Scott D. Miller, PhD, advised that whilst he was in Stockholm, Sweden, his visit coincided with an announcement by the organization governing mental health practice in the country. Miller said that for the better part of a decade, CBT enjoyed near exclusive status as “evidence-based practice.” During that time, payment for training of clinicians and treatment of clients in other approaches disappeared as over two billion Swedish crowns were spent on in CBT. However, the result has shown that the widespread adoption of the method of CBT had no effect whatsoever on the outcome of people disabled by depression and anxiety.(1)
Quote” I’m not Weird. I’m limited edition. “Unquote
And so are all of us. Our own thinking, believe system and perception of the world around us, is as unique as our fingerprints. In addition, the one thing we do know – we do the most learning when we make mistakes, through the need to find answers to overcome our mistakes. This makes us stronger in the process. So if a something does not work for us, then we need to search for another answer.
This does not just apply to me, or my clients – it applies to everything. Following the saying; “If you always do what you’ve always done, you’ll always get what you’ve always got. There would be no advance in science, unless someone stepped outside the box to discover something new. And sometimes researchers did (step outside the box), written their results, but they were never acted on.
The best judge of any therapy is the client and their outcome, and books cannot give us that, only client feedback is our marker as to what is working or not – not the therapy someone writes down and teaches you. What we are taught in the classroom is just the basic recipe of what is thought to be evidence-based therapy at that time – but if you want to be a good cook, you experiment with adding a bit of this and a bit that, until the recipe becomes yours and your clients own success.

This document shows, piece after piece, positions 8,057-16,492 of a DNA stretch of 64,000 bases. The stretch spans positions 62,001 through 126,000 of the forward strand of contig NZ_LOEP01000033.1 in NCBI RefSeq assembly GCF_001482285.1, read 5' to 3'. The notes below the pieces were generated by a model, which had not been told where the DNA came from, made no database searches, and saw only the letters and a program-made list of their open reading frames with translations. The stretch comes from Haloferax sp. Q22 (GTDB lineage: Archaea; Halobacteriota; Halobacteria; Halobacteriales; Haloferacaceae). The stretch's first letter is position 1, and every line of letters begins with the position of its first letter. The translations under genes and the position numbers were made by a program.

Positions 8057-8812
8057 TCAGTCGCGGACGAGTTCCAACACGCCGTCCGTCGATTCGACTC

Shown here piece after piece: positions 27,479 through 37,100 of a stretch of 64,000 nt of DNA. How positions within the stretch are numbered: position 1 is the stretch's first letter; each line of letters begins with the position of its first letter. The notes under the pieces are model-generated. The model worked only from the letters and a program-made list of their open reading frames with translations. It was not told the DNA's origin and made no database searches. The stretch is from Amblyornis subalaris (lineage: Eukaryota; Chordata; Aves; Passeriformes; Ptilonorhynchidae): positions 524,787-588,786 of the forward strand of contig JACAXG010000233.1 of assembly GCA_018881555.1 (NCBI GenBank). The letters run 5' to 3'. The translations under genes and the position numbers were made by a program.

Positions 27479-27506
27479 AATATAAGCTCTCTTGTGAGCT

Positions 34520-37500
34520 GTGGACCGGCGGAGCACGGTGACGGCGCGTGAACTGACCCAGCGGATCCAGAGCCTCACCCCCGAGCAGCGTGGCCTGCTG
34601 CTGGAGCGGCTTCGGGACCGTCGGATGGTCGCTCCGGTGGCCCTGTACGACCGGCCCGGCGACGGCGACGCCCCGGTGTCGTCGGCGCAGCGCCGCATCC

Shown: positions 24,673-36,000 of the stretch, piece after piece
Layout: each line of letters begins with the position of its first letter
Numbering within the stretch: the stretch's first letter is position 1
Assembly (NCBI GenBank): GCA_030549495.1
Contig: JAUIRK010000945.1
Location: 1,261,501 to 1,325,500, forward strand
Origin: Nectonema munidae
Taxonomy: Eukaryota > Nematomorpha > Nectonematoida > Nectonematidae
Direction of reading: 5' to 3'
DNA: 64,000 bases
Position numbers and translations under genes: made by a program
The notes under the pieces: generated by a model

An article by Andrea Hayward in 2012 in The Courier Mail, advised that young Australian diggers (Australian Defence Force members) with mental health problems are being let down by the federal government, Department of Veterans Affairs (DVA) because they are stuck in the paradigm of not trialling other therapies that many of us have used for years that do release fears, emotions, anxieties and fears experienced in traumatic circumstances.
More than half of ADF members had experienced a mental health disorder at some stage in their lives prior to joining the forces, at a rate of 54 per cent compared to 49 per cent in the broader Australian community.
Of the $5.1 billion spent on mental health services in 2007/08, $142 million was earmarked for the DVA programs and initiatives. That amount rose to $160 million in 2009/10. Yet, a number of introduced programs and initiatives have shown to be of little help.
In addition, while mental health service spending has risen significantly in the last 10 years, about 65 per cent of Australians with a mental illness did not access support services and this figure was likely to be higher for serving Defence members and veterans, who were often reluctant to report a problem because it might reduce their prospects of deployment. 
In the ABC article by Rachael Brown, 23 April 2014 titled ‘Australian Defence Force veterans detail growing scourge of post-traumatic stress disorder’ Major General Cantwell says the demons confronting today’s veterans deserve greater attention and funding.”We’ve spent $95 million in the last four years on mental health support services in terms of health care providers, in terms of training, in terms of up-skilling our health care providers so they’re better equipped to deal with PTSD in military personnel.”
“When one considers the $300 million-plus being spent on the Gallipoli centenary in 2015, a vitally important commemoration of an important part in our military and national history … but gee whizz, wouldn’t it be great to see some of that money create an enduring effect for those veterans?”
I have heard the same from Police Officers. They also felt that if they attended the available counselling services, they would end up on a desk job, and so keep quiet. They do not trust that their best interests are at the heart of the ‘Establishment’, which they feel looks down at PTSD, as a weakness, rather than a side effect of the job.